Don’t worry (too much) about depressive phone calls . . . .Often when troubles become too much for a new student to handle (a failed test, an ended relationship, and a shrunken t-shirt all in one day), the only place to turn… is home. Regrettably, new students are more likely to call about desperate circumstances, so you may never hear about your daughter’s “A” paper, the great campus activity, or your son’s little-known domestic triumph. In times of crisis, your student can unload troubles or tears and, after the catharsis, return to a routine, relieved and lightened, while you inherit the burden or worry. Be patient with those ‘nothing is going right, I hate this place’ phone calls . . . .Students can be resourceful in solving problems.
We will add only a few words to this excellent advice. They are: Be a listener when these calls come. Be sympathetic, but more importantly, support your child by expressing confidence in his or her ability to solve the problem. Remember that advice often sounds to adolescents like criticism, so instead of suggesting ways to handle the problem at that moment, just listen for the tone of voice that indicates your child is ready to have you ask, “What do you think you can do at this point?” Note, please, that you are not coming up with the solution.
But most importantly, read the advice above again. The point of the call, understand, is to hand the worry over to someone else, to have an audience for the woes—NOT to get a solution. So, hang up and go back to sleep.
Some of us have children who were born talking and haven’t stopped since, some of us have children who are laconic but communicative, and some of us have children who at the onset of puberty began to express themselves in the monosyllables of their toddlerhood. So how do we get some conversation going here?
We all know from our social training that one asks questions designed to elicit information in order to initiate conversation. But with teenagers that often comes across as an inquisition; their private lives are newly shaped (in process, really) and your questions seem intrusive rather than interested.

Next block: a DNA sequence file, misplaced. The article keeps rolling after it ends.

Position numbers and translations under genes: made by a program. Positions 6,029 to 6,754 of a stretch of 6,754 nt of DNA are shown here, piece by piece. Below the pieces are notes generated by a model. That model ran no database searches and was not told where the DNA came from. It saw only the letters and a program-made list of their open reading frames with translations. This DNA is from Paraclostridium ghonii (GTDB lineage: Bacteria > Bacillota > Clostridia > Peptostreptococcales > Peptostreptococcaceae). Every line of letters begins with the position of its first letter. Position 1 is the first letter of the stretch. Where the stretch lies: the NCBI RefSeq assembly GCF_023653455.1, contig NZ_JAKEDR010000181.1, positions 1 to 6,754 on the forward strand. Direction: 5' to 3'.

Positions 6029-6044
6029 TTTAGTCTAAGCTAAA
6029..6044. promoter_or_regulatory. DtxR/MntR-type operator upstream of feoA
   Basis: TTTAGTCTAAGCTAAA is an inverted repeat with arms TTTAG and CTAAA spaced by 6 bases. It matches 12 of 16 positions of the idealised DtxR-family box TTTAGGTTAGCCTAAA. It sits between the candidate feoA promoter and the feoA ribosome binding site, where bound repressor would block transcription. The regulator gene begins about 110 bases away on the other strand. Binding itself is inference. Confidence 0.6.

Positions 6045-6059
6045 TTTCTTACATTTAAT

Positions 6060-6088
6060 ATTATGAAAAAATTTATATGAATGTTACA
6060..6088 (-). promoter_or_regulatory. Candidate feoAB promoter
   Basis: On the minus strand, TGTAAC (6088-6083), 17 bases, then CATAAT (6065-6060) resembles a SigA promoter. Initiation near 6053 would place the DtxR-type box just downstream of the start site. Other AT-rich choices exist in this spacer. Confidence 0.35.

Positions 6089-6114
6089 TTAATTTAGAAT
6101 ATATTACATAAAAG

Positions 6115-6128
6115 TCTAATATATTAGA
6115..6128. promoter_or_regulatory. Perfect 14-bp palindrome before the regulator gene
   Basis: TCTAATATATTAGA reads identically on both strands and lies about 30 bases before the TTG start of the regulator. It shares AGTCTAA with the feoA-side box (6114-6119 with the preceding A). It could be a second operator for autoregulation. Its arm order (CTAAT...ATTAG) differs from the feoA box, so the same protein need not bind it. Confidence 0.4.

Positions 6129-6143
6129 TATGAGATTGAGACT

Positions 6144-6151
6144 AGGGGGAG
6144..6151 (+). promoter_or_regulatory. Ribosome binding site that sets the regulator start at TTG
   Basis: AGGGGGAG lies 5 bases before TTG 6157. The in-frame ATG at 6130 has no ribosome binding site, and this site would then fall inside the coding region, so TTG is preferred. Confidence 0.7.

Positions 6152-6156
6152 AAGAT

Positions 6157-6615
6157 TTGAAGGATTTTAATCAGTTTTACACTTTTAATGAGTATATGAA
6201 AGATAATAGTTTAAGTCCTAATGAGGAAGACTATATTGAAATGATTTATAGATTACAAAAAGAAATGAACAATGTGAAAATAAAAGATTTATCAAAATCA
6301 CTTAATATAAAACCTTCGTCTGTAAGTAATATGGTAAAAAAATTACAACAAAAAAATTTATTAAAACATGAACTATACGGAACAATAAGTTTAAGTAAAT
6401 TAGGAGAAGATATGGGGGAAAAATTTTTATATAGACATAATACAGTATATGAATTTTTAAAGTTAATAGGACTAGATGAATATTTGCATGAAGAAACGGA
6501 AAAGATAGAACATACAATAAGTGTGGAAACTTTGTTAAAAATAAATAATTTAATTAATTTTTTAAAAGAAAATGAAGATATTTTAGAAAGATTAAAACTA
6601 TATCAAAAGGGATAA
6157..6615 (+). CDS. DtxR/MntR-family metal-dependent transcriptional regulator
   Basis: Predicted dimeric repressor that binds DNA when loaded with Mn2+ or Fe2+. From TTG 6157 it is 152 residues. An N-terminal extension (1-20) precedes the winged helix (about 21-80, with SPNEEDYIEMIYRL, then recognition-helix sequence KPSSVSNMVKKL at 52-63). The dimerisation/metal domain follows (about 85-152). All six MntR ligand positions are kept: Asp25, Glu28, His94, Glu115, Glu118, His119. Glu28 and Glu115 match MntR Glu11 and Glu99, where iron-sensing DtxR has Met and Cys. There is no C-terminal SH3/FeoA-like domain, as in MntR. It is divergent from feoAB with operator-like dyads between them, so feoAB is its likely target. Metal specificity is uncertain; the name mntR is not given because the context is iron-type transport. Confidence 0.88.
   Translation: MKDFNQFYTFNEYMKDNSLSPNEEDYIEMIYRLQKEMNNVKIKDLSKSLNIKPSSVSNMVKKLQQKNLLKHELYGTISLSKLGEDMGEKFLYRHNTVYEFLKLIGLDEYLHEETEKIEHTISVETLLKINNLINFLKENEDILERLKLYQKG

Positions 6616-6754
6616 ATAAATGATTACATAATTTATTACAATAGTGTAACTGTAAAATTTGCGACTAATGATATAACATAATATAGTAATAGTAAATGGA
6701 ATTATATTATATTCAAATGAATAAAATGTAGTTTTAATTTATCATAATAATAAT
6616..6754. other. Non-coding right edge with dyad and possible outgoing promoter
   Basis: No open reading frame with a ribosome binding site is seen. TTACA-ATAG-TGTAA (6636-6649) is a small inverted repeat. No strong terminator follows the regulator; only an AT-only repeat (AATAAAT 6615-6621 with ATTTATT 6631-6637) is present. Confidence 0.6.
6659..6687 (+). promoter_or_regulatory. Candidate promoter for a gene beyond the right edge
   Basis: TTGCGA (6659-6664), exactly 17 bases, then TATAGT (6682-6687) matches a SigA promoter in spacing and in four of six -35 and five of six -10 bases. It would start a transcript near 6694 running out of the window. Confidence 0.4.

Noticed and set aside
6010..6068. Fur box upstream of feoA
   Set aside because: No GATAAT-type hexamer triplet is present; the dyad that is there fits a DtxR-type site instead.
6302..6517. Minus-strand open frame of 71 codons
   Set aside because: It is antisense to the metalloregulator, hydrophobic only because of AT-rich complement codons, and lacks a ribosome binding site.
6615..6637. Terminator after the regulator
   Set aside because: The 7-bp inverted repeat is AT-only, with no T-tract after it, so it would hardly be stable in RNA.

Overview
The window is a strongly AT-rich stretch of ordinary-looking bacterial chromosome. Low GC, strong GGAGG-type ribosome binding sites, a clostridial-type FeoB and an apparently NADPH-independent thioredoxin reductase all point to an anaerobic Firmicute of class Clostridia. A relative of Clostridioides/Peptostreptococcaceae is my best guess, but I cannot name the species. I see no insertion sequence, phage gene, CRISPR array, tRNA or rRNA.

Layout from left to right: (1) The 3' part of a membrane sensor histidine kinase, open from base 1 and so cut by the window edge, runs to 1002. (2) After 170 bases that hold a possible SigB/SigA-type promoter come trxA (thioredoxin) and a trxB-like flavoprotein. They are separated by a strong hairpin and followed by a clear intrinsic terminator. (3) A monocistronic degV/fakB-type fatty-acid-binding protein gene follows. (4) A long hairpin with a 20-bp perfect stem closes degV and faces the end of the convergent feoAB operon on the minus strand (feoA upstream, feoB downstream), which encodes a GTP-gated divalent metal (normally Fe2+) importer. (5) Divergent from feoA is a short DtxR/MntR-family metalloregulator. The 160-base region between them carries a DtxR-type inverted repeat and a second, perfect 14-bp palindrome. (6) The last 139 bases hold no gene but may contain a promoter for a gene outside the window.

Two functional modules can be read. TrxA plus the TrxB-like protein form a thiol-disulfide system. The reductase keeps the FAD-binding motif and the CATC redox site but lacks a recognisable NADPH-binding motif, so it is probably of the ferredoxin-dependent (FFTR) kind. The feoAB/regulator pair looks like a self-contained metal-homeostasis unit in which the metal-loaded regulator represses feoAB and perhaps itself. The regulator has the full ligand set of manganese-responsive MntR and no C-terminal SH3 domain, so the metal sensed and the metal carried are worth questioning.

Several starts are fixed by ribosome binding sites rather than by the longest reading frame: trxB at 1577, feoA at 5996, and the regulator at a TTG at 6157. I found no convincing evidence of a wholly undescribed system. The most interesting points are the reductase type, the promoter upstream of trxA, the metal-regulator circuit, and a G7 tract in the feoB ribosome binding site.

However, teenagers in boarding school want to know that they can be secure in your continuing concern and interest. So, no matter what means you use to communicate with your student, try these approaches:
Ask specific questions based on information you have already gleaned from the student newspaper (The Curious George); the George School website (georgeschool.org); the community directory, which you will receive in October; or previous conversations.
Once you have a copy of the new Community Directory in hand, which has photos of all the students, faculty, and staff, you can connect names and faces. That will help you to feel you “know” many of the people now in your child’s daily life, and it may help you to remember names she mentions.
You should also get a copy of your child’s class schedule, and look at the campus map at georgeschool.org to see where classes meet. George School classes do not meet every day. This may be an adjustment for your child, and you might ask her how that is, what she likes about that.
But do not ask specific questions. This is not a contradiction but a corollary to the above advice. When you say “Did you finish your English paper on time?” or “What grade did you get on your biology test?” your child does not hear a question. He hears first, “They don’t think I can do anything,” and second, “Grades are all that matter to them.” He hears nagging, second-guessing, etc., etc. Try to ask questions that evince your interest in the student as a person—in just the way you would any other adult you care about.
Actively listen. If you are not nagging, or asserting your right to know all, or firing off a list of concerns, but are instead responding to your child, you must have been really listening! A family counselor we know maintains that most parents talk too much. Sometimes it’s because we’re desperate for our child to say something. The best way to get your child to talk is to listen. But listen actively, responding to what is said by echoing (telling him what you heard) or by building on the topic he has introduced. And sometimes you just need to say, “I’m listening” and then do so. That means, be quiet.
Do not ask if he is homesick. The experience of going away to school has a certain rhythm: initial excitement or positive intensity, usually lasting the first two to four weeks, then a drop to what if we were not cool we would call homesickness. It is a natural phenomenon, it is inevitable, and it does not last. So don’t ask about it. Just know that if the communication turns a little sad or wistful in late September or mid-October, that’s probably the cause. It’s your turn to steer the conversation to positive topics. We are advised by recent graduates that you should never, never ask “Are you homesick?” because “if I wasn’t homesick, that question would make me be and if I were, it wouldn’t make me feel any better.”